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IMAGES OF SCIENCE
A HISTORY OF SCIENTIFIC ILLUSTRATION
The portrayal of scientific discoveries has a long, though not always honourable, history. Many of the pioneers of scientific illustration can be proved today to have attained a high level of observational accuracy, while some of their successors were neither so painstaking nor so scrupulous. The subiect has featured a host of plagiarists who deliberately misappropriated the ideas of others, often perpetuating errors for generations and precipitating a decline in the professional standards upheld by their forebears .
In this superbly illustrated survey, Brian Ford unravels many strands in the development of scientific knowledge over the centuries, showing how the study of illustration provides a retrospective view of the conduct of research. The accuracy of illustrations from certain periods can be seen to reflect the contemporary status of a particular science, while in some cases identical images have recurred over the centuries. Comparison of derivative works with their predecessors is highly instructive, reveali~ a 'family tree' of images descended from a single original. By retracing some of these patterns, the author shows how discoveries have been incorporated into the body of knowledge and, equally important, how errors have been perpetuated and misinformation compounded. Photographs of the author's detailed recreations of some of the pioneering experiments of early workers such as Hooke and Leeuwenhoek supplement the many printed and manuscript examples.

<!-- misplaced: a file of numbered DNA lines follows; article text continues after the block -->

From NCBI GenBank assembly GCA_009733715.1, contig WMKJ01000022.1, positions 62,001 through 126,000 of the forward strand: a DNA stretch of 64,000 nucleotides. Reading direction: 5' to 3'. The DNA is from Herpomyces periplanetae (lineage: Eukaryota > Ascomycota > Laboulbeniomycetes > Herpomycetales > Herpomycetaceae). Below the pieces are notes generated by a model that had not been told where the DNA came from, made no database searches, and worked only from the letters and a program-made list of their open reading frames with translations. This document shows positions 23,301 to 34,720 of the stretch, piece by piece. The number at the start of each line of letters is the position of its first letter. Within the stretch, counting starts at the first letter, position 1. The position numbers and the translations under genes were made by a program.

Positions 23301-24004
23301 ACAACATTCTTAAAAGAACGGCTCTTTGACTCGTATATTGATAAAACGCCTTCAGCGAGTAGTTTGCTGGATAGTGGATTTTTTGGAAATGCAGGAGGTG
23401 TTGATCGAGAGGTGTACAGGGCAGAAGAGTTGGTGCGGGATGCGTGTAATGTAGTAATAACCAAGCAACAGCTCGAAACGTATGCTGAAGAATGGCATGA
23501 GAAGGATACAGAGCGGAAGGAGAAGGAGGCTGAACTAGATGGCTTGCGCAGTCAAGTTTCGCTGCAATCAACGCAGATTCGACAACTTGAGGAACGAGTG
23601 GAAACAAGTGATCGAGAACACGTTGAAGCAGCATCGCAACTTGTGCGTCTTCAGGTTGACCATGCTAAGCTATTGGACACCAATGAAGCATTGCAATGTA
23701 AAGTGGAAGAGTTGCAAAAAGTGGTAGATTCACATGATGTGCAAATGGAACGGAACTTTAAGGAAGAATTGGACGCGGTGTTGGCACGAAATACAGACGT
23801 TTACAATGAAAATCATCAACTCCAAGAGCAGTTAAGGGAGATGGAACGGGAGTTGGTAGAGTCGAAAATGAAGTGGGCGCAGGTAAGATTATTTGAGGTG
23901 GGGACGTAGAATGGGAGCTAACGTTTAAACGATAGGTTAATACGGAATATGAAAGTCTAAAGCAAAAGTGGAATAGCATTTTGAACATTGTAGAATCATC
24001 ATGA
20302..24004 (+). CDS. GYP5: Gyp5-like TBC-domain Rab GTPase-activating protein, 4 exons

Drawing on a wealth of pictorial, biographical and bibliographical sources in The British Library and other major collections worldwide, and covering the whole range of scientific disciplines, Images of Science is a detailed and very accessible account of the development of scientific illustration from the works of the earliest civilizations to the dawn of modem science.
THE BRITISH LIBRARY
Brian J. Ford has published many books and scholarly papers on the development of modern science. He lectures widely in the United States and Europe on his research in the history of science, and his work has been extensively reviewed in Scientific American, Nature and New Scientist. A Member of the History of Science Society in the United States, he is Chairman of the History Committee at the Institute of Biology, of which he is a Fellow; and Past Chairman of the Science and Technical Writers Committee at the Society of Authors. He is a member of Council at the Linnean Society in London, where he is also Surveyor of Scientific Instruments. Many of his twenty books have been published in translation around the world. They include The Revealing Lens (1973), Single Lens - the Story of the Simple Microscope (1985) and the widely acclaimed Cult of the Expert (1982).
Brian J. Ford is a Member of the Court of Governors and a Fellow of the University of Cardiff, and a Fellow of the Philosophical Society of Cambridge University. He resides in Cambridgeshire.
Front cover illustration: Tycho Brahe, Astronomiae instauratae Mechanica . . . Wandesburgi, 1598. Hand-coloured plate from the first edition of Tycho Brahe's work on astronomy, showing a mural quadrant with two clocks that were made for him to indicate time with the greatest accuracy then possible. The large seated figure is a portrait of Brahe in 1587, aged 40. British Library, C.54.h.3. Back cover illustration: Detail from an early 15th-century English manuscript of'L'image du Monde' by Gautier of Metz, showing God creating the world. British Library, Harley MS 334, f.33v.
Jacket designed by John Mitchell
Printed in England